The We Are One second line and the Stooges Brass Band will start at noon Sunday at the Turning Point Lounge at Washington and Baronne and return there to disband four hours later, according to the WWOZ events calendar.
Lusher Charter School will continue reserving space for children of Tulane University employees and Tulane will continue providing free classes for Lusher high school students for the next five years, based on an agreement pending between the two institutions.
A businessman was robbed at gunpoint Friday morning as he attempted to make a deposit at a Claiborne Avenue bank, and while investigators do not believe he was followed or targeted, they are searching for video in the area that may help identify his assailant.
Scandinavian sandwiches and sweets, Norwegian jazz and handmade crafts, clothes and gifts will be on offer this weekend at the Scandinavian Festival and Christmas sale at the Norwegian Seamen’s Church at 1772 Prytania St.
Tomorrow being the first Saturday of the month, “New Orleans’ most interesting market” returns to Freret Street from noon to 5 p.m. at the corner of Napoleon. The market will feature 90 vendors, the Big Easy Rollergirls, and music by Lagniappe Brass Band, Tin Men and The Help.
Everyone wants to support local businesses, right? I mean, how can you not love that mom and pop store that’s been on the same corner for 20 years or the boutique business owner that remembers your name every time you come in? Personally, I want to spend my money at that new, tucked-away shop and my old favorites just the same and I always recommend new restaurants and quaint boutiques to my friends so they can discover these places as well. But if I have a less-than-stellar experience somewhere, chances are I’ll pass that information on as well. Unfortunately, not all establishments are made equal and some provide truly awful customer service.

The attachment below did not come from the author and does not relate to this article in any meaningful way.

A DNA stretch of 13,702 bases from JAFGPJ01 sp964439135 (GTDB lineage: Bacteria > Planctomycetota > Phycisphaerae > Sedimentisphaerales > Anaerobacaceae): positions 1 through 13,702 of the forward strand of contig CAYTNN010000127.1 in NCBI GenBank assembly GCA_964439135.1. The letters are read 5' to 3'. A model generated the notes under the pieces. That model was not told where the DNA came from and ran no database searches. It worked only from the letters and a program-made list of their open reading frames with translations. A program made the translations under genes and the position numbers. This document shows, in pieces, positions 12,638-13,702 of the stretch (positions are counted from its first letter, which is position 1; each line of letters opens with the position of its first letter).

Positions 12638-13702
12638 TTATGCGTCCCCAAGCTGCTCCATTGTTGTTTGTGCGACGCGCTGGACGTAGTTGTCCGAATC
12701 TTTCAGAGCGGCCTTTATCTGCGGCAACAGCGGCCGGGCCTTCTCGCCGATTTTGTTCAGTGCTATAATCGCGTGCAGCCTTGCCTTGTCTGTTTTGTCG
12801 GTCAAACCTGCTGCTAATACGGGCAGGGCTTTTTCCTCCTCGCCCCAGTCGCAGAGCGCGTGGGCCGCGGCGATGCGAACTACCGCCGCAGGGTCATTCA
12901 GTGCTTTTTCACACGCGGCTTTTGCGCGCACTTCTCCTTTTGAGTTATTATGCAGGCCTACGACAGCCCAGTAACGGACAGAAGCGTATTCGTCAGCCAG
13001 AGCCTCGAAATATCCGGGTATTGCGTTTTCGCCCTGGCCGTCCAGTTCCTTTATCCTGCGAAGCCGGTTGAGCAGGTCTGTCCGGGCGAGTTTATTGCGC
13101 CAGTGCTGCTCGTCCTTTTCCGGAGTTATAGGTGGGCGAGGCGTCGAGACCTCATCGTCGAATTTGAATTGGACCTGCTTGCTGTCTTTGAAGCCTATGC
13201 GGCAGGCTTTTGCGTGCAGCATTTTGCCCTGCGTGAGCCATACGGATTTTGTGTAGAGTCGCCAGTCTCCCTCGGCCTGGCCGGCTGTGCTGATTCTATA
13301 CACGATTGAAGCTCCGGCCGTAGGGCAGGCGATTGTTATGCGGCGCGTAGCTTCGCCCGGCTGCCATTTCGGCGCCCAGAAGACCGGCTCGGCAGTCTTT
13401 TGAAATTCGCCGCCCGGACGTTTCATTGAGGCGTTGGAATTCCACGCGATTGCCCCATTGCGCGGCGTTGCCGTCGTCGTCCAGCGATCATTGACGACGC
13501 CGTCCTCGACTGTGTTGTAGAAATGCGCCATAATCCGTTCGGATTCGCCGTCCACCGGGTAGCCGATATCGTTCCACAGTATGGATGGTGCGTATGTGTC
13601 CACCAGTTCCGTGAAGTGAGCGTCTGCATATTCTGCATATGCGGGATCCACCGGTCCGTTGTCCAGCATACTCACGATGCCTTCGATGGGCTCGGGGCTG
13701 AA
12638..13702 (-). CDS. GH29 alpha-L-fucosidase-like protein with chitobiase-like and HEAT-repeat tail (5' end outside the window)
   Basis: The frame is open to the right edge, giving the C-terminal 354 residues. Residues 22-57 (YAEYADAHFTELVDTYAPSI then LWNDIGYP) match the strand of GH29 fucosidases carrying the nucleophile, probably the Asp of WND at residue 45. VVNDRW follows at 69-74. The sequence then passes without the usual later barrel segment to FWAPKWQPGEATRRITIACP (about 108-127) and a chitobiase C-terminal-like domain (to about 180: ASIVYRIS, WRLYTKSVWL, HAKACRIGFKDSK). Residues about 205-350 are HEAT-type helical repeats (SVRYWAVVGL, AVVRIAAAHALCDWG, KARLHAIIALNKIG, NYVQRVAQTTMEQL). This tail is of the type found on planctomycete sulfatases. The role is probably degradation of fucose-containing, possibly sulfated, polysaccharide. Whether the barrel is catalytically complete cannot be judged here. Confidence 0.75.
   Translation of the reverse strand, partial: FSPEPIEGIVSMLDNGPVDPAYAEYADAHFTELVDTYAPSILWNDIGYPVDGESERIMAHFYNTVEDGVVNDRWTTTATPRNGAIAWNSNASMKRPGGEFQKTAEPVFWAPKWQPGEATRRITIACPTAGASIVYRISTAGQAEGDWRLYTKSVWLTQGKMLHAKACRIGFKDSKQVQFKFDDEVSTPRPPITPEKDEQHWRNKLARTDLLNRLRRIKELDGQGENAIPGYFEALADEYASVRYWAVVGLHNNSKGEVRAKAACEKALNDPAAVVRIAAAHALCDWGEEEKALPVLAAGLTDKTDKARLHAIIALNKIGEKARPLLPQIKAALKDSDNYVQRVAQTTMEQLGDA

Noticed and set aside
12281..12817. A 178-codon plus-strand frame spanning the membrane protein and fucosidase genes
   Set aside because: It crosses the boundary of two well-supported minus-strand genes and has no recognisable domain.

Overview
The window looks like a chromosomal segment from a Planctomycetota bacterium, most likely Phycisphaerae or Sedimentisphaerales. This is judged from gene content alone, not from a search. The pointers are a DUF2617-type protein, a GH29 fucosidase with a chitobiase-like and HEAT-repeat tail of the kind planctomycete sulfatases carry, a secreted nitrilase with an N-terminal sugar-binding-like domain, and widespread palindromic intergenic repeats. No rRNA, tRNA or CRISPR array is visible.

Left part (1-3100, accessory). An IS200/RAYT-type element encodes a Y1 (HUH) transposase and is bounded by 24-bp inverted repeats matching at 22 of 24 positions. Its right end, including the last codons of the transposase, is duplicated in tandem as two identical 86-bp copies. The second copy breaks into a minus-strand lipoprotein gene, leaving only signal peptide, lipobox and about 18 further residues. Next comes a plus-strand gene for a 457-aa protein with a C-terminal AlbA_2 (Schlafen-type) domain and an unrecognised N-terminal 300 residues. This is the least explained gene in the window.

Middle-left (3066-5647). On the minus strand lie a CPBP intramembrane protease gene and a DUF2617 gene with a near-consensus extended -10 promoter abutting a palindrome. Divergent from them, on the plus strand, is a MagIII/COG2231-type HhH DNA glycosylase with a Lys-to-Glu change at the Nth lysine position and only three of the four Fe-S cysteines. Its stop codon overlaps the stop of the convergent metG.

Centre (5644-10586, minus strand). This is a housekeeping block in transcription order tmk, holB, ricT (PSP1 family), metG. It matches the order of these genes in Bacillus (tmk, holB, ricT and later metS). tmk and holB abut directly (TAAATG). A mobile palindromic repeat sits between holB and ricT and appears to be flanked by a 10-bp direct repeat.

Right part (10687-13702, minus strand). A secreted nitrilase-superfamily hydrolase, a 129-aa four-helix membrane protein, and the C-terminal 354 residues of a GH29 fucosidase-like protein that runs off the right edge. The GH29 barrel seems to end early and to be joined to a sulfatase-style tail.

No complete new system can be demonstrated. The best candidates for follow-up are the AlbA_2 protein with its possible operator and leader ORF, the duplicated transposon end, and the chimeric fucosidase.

A new restaurant on Magazine Street, a new nightclub on Freret Street and a new home in place of a historic one were all given approval by the City Council on Thursday, though each project has drawn its share of objections.
Johnny V’s restaurant next to Monkey Hill bar and the proposed Publiq House in the first floor of the Neighborhood Housing Services building on Freret were given tentative approval to step forward, receiving an affirmative vote that will not go into effect until good-neighbor agreements are signed. Meanwhile, a historic home on St. Charles Avenue can be demolished, after the council decided that the home that will replace it represents an improvement to the showcase street.
Walter L. Cohen High School is slated to be gradually taken over by NOLA College Prep over the next two years, one of nine struggling Recovery School District campuses around the city to be placed under control of a new charter operator, officials said this week. No other Uptown school was included in the list, but the announcement casts the challenges that Sojourner Truth Academy faces this year into sharp relief.
Every resident of Uptown New Orleans has reason to be afraid today. On Halloween night, shootings in the Vieux Carre, on Canal Street and in two neighborhoods left two dead and 16 wounded. While the violence didn’t occur Uptown, it was surely close enough to send a ripple of fear through the community.
Three Uptown land-use projects that have each generated a fair amount of controversy — the proposed demolition of a historic home on St. Charles Avenue, permission for a restaurant to open in spite of unpermitted additions and a new nightclub on Freret Street — are all slated for New Orleans City Council hearing on Thursday, according to the agenda.